The rise of Generation Z has changed retail forever, from the younger sector’s demand that companies speak out and take a stand on societal and cultural issues to holding brands accountable on a range of issues from diversity and inclusion to environmental impact. As the oldest members of Generation Z move into the workforce, a new study by retailer testing and decision-making platform First Insight found that they are making more shopping decisions based on sustainable retail practices than even Millennials and Generation X.
But one influential generation doesn’t have the same sustainable outlook: the study found that Baby Boomers are far less concerned with sustainability when it comes to the items they buy—even less so than their predecessors, the Silent Generation.
According to the firm’s new State of Consumer Spending: Gen Z Shoppers Demand Sustainable Retail report, 62 percent of Generation Z survey participants prefer to buy from sustainable brands, on par with Millennials, while 54 percent of Generation X and 44 percent of the Silent Generation said the same. However, only 39 percent of Baby Boomers agreed—pointing to a vast divide between Baby Boomers and younger generations.
Generation Z is also the most willing to pay more for sustainable products (73 percent) compared to Millennials (68 percent), Generation X (55 percent) and Baby Boomers (42 percent). Half of the Silent Generation expressed this sentiment. The majority of Generation Z (54 percent) are willing to spend an incremental 10 percent or more on sustainable products, versus 50 percent of Millennials, 34 percent of Generation X, 23 percent of Baby Boomers and 36 percent of the Silent Generation.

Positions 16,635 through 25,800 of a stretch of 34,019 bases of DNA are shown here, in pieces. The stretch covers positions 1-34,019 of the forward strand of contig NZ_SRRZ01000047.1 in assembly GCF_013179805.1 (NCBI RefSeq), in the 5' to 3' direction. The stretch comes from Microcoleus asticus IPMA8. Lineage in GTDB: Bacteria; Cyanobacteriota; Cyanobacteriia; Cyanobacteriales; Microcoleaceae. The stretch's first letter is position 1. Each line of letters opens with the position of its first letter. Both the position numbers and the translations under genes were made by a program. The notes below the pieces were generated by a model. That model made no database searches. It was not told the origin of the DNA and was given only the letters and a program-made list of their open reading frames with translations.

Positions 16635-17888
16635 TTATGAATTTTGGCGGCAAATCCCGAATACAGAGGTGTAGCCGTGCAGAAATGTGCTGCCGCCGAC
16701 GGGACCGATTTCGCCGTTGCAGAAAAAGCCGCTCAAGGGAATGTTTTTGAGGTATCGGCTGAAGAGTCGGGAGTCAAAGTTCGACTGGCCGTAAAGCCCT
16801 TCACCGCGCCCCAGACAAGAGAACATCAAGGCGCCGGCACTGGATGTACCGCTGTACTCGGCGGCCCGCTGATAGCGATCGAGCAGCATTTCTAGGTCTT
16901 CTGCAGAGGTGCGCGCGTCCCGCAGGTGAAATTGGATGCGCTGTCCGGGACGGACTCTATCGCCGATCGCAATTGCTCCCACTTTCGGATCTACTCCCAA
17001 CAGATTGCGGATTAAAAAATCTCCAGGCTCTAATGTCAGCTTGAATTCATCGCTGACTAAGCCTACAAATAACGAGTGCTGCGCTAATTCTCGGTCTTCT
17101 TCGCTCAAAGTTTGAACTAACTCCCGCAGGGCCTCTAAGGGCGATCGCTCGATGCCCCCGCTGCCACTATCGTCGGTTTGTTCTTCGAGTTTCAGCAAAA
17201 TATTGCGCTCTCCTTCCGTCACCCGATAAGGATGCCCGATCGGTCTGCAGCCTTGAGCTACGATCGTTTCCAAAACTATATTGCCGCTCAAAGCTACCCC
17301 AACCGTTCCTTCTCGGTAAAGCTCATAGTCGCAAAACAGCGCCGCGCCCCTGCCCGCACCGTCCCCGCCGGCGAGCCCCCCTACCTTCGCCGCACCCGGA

Of note, the majority of respondents across generations expect retailers and brands to become more sustainable, according to 73 percent of Generation Z, 78 percent of Millennials, 84 percent of Generation X, 73 percent of Baby Boomers and 68 percent of the Silent Generation.
“While Baby Boomers seem to be the holdouts when it comes to expecting more sustainable practices within retail overall, the research shows that with every generation, sustainability is becoming further embedded in purchase decisions,” said Greg Petro, CEO of First Insight, in a news release. “It’s incredibly important that retailers and brands continue to follow the voices of their customers. With Generation Z on track to becoming the largest generation of consumers this year, retailers and brands must start supercharging sustainability practices now if they are to keep pace with expectations around sustainability for these next-generation consumers, whether it is through consignment, upcycling, or even gifting around major holidays.”
Other significant findings of the survey include:
Recommerce growing in popularity as majority of every generation shops secondary market
Recommerce is gaining traction across every generation with Generation Z (59 percent), Generation X (63 percent), Millennials (64 percent) and the Silent Generation (62 percent) and even Baby Boomers (52 percent) say they shop the secondary markets. When considering sustainable models: